Insecticides for tsetse and trypanosomiasis
control using attractive bait techniques
1: Insecticides for tsetse control
past trypanosomiasis control policies of national control organisations,
significantly supported by donor agencies, have placed emphasis on the
eradication of the tsetse vector (F.A.O. 1991). Although often successful
in achieving their objective of controlling trypanosomiasis within the
project area, these actions have usually not produced sustainable results
because of the inability to consolidate and protect in the longer term
against reinvasion. Financial continuity has also rarely been adequate.
meeting of the F.A.O. Inter-Secretariat Group of the Programme for the
Control of African Animal Trypanosomiasis and Related Development, held in
Rome in December 1991, recommended that, in consideration of the problems
experienced, the technical approach and the policy of the programme be
revised to more accurately take into account the current dynamic situation.
They argued for a change in emphasis from vector eradication towards vector
suppression. However, whereas eradication implies a once and for all
solution and cost to the problem, suppression is an ongoing process
demanding a recurrent financial commitment. It can only be justified if it
can be achieved and maintained at a favourable cost:benefit ratio and is
the last 30 years, tsetse control and eradication attempts have largely
involved the use of either selective ground spraying or the sequential
aerosol application of insecticides. These techniques are considered more
suitable for eradication and cannot be justified for continuous on-going
vector suppression because of high recurrent costs and environmental
the success of long term control is largely dependent on the sustainability
of the actions undertaken, the techniques used for long term vector
suppression must be efficient, economically justified, simple to apply and
environmentally acceptable. The recently developed bait techniques meet
these prerequisites, in most circumstances, with many of the tsetse species
concerned. They also offer the possibility of being adapted for
implementation through the active participation of farmers and livestock
control can be carried out using artificial attractive devices, either with
or without odours and/or insecticides, depending on the local situation and
the tsetse species. Where the conditions are favourable, the use of
livestock, regularly treated with an insecticide, may be used, either alone
or in conjunction with artificial devices. Both methods may also be used to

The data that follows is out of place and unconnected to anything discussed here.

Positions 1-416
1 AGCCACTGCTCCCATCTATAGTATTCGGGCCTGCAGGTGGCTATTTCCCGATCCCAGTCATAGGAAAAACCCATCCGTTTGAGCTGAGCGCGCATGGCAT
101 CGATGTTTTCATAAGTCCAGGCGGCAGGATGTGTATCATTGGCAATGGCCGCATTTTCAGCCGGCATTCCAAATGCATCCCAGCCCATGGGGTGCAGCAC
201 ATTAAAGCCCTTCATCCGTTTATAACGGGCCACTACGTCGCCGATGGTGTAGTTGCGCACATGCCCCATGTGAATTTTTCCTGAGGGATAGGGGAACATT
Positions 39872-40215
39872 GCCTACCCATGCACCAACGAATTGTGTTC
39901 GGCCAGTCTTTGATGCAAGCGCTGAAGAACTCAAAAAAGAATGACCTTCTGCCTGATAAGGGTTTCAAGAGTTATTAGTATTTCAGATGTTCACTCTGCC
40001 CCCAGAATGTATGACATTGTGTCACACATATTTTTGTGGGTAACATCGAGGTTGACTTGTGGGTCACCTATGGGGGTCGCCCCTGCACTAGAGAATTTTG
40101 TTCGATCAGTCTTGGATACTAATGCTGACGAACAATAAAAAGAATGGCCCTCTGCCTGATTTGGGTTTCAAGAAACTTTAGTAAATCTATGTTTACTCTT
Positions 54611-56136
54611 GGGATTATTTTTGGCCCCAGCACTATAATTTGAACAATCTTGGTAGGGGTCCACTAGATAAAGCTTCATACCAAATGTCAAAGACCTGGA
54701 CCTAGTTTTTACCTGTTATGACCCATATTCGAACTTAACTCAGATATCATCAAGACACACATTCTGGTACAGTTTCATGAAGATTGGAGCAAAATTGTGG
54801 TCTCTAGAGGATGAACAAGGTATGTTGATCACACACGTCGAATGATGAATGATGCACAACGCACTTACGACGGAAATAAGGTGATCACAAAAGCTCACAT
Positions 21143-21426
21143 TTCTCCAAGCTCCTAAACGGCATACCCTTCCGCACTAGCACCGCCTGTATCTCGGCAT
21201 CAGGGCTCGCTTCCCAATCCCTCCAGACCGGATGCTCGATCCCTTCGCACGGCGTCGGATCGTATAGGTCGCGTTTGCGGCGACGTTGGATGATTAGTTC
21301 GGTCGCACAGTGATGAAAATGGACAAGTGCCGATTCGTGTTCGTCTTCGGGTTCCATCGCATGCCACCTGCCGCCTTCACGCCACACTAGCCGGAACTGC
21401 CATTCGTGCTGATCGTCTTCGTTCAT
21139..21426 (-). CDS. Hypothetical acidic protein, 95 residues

form barriers and so prevent, or retard, tsetse reinvasion.
4 in the series of FAO training manuals for tsetse control personnel deals
with the practical and theoretical aspects of control using attractive
devices. These guidelines are intended to be of further assistance to the
same target group through providing current information on the insecticides
suitable for use with these techniques.
High levels of toxicity to various tsetse species
Whilst this is a fairly obvious prerequisite, it has to be remembered that
all insecticides will kill tsetse, provided they are exposed to an adequate
amount. However, in practice, small doses of high toxicity are desirable
because this reduces what may otherwise be the very high cost of transport
and the number of times the spraying has to be halted to refill the spray
equipment. The ideal insecticide would be one that needed only very small
quantities to kill tsetse and had virtually no effect on any other animal
at these doses. Unfortunately such an ideal does not exist. However, it is
fortunate that tsetse are generally very sensitive to most of the known
insecticides and it is possible, therefore, to apply relatively low dosages
of any insecticide for tsetse control as compared to the use of, for
example, the same insecticide in agriculture.
Ease with which they can be made into suitable formulations
Whilst the trap/target and/or livestock baits serve to attract the tsetse,
they are only a part of the delivery system by which sufficient numbers are
brought into contact with the insecticide. The efficiency of the chemical
and the degree to which it can be adapted for practical use depends largely
on the ease with which it can be processed into a usable form.
of the insecticides under consideration are concentrated solids in their